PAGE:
Are you afraid for the future of your local Main Street? If not, maybe you should be.
Survey results being released on Thursday by the MassINC Polling Group show how certain sectors of the economy have been far more hurt by the COVID-19 pandemic than others. These sectors make up a preponderance of storefronts in village centers and urban neighborhoods across the state.
The beauty industry — hair and nail salons, and the like — was the most affected, according to the statewide poll of nearly 1,900 small businesses, conducted within the past several weeks. Seventy percent of beauty businesses said their revenue dropped at least 50 percent in the first half of 2020, as compared to the same period last year; most of them were essentially closed by the state government for nearly three months.
Close behind were restaurants and bars. Two-thirds, or 67 percent, said their sales were down at least 50 percent. Restaurants were limited to takeout and delivery for much of the spring, and bars still haven’t been allowed to reopen in the state.
On average, 44 percent of all respondents said they had lost at least half of their sales, compared to the first six months of 2019.
Other hard-hit sectors: health care (57 percent of businesses), retail (50 percent), and education (48 percent).
In contrast, fewer than a third of construction companies, manufacturers, and nonprofits said their revenue had fallen by at least 50 percent.
The organizers of the survey certainly expected that businesses that rely on foot traffic through their doors would be disproportionately affected by the pandemic shutdowns. But they said they were surprised by the size of the discrepancy.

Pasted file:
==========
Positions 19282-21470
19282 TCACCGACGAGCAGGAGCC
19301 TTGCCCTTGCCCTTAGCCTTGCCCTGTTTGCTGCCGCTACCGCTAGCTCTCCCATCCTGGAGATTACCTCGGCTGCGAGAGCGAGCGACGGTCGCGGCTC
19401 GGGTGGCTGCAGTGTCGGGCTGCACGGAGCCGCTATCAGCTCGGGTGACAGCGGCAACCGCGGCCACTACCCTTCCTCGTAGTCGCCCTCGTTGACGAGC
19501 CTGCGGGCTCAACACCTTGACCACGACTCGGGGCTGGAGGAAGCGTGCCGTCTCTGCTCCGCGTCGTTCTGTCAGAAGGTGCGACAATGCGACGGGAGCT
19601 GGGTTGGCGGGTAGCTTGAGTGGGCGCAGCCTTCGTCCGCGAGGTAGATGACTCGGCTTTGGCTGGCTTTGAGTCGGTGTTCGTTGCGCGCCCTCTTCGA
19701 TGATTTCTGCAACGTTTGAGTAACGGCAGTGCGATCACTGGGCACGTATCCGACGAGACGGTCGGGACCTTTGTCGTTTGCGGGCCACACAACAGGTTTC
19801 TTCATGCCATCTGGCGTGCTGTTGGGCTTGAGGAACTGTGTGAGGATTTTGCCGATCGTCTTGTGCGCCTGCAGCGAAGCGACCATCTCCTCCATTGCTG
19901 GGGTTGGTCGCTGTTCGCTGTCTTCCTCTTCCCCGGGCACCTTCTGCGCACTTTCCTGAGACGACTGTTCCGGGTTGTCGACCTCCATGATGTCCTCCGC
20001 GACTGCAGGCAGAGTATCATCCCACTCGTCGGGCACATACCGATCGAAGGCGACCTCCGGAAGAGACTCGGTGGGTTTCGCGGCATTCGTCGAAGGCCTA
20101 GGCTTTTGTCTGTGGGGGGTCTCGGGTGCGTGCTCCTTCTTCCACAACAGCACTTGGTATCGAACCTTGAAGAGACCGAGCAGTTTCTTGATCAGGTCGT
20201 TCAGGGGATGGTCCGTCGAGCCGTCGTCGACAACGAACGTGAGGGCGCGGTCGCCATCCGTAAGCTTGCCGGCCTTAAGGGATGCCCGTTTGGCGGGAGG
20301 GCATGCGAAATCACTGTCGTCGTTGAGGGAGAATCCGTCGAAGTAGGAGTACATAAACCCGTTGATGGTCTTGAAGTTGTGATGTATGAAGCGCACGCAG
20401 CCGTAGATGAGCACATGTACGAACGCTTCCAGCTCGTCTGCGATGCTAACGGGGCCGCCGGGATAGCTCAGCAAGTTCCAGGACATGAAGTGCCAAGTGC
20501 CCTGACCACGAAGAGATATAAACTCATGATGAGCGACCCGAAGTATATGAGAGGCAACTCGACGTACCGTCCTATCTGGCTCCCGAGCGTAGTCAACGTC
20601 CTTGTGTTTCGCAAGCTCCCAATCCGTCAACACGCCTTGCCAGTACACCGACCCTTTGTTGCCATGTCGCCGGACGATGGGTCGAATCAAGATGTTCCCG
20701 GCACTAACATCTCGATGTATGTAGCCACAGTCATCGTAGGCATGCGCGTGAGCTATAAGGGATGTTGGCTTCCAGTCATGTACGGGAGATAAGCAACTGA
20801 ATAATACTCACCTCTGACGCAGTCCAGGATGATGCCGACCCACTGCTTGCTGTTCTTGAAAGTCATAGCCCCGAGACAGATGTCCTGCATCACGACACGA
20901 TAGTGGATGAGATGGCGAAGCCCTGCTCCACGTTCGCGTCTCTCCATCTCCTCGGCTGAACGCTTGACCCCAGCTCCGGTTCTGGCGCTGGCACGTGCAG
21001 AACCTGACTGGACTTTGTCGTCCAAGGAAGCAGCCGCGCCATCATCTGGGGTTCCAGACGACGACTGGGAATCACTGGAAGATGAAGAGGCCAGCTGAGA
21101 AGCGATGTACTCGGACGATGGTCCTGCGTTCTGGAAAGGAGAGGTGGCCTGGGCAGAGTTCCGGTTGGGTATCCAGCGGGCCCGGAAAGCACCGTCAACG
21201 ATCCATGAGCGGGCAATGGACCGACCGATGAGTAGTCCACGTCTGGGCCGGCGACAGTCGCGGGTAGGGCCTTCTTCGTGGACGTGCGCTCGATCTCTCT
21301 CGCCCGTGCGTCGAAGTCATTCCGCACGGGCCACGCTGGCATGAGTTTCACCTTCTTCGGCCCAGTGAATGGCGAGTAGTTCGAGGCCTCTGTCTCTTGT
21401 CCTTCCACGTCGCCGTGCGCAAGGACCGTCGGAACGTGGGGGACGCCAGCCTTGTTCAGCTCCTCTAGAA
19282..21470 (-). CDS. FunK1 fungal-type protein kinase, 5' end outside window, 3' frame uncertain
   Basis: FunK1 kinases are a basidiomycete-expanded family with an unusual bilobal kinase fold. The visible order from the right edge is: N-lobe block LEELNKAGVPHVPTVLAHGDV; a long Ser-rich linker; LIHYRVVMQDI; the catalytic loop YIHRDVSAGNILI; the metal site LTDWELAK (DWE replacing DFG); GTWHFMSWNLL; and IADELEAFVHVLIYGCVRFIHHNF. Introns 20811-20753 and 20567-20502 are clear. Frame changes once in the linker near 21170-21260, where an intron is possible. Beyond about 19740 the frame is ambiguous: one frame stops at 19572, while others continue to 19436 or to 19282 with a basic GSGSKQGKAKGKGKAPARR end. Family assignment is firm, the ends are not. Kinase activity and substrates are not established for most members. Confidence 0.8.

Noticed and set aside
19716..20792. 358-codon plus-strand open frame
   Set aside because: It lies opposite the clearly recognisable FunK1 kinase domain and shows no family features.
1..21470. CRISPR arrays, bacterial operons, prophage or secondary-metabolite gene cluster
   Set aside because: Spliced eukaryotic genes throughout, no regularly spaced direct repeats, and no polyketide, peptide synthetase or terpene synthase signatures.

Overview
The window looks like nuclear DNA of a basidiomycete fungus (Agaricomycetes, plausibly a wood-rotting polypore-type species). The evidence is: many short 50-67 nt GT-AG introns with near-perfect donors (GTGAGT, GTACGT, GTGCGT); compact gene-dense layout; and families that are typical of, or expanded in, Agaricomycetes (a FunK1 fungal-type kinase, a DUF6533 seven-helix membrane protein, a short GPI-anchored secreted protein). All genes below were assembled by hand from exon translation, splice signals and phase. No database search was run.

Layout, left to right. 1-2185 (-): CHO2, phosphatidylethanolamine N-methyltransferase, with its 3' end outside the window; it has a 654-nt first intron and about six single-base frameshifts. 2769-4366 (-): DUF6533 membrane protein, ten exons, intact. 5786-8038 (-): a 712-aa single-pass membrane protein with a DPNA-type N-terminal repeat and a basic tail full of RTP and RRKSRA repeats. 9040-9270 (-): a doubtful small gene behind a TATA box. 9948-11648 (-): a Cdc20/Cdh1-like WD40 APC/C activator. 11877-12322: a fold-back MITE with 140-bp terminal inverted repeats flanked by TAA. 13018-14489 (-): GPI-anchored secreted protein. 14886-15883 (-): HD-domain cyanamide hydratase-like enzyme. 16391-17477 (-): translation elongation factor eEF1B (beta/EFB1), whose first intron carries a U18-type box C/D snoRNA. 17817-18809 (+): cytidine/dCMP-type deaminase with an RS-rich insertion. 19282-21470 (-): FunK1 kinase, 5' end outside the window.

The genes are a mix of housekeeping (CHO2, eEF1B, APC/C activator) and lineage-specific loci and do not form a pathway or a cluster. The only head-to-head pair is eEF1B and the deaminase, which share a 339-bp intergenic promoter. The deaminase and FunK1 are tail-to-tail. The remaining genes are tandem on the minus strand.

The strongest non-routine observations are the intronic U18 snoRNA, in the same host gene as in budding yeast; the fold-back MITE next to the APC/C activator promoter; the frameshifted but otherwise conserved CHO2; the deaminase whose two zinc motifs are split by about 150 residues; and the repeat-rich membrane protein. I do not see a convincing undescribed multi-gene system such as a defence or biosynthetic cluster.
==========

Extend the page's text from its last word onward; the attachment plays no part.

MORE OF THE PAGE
“It shows us a map of where the Massachusetts small-business community is headed,” said Steve Koczela, president of MassINC Polling. “You can certainly see the shape of trouble that’s coming our way.”
When they did finally reopen, a number of businesses found it tough to rehire furloughed workers. About 66 percent of those that reported trouble rehiring workers blamed the challenge on former workers making more money from expanded unemployment benefits. Just under half (48 percent) cited the fear of infection, while 33 percent said child care or school issues played a role. Generally speaking, larger companies were more likely to cite generous unemployment benefits as a barrier to rehiring.
Nearly two-thirds of respondents said they were keeping up with their bills. The beauty, restaurant, and retail sectors reported the most trouble in this regard. And businesses in Boston and the inner suburbs were more likely to miss bill payments than those in communities west of Interstate 495.
Only a few respondents said they were planning to close for good. Of the 13 percent of small businesses that reported they are still closed, just 4 percent said they don’t expect to ever reopen.
However, it’s hard not to look at the sectors that were hammered in the first half of 2020 and wonder if a wave of vacant storefronts could soon spread through downtown areas across the state.
Derek Mitchell, executive director of the Lawrence Partnership, said the restaurant and beauty sectors have “just been demolished,” compared to others. He said he hopes state and federal policy makers can rise to the challenge of helping prevent mass closures.
“You look at vacant retail real estate and you wonder who will fill those spaces,” said Mitchell, whose nonprofit handles economic development in Lawrence. “Our goal is keeping many of these businesses from going out of business.”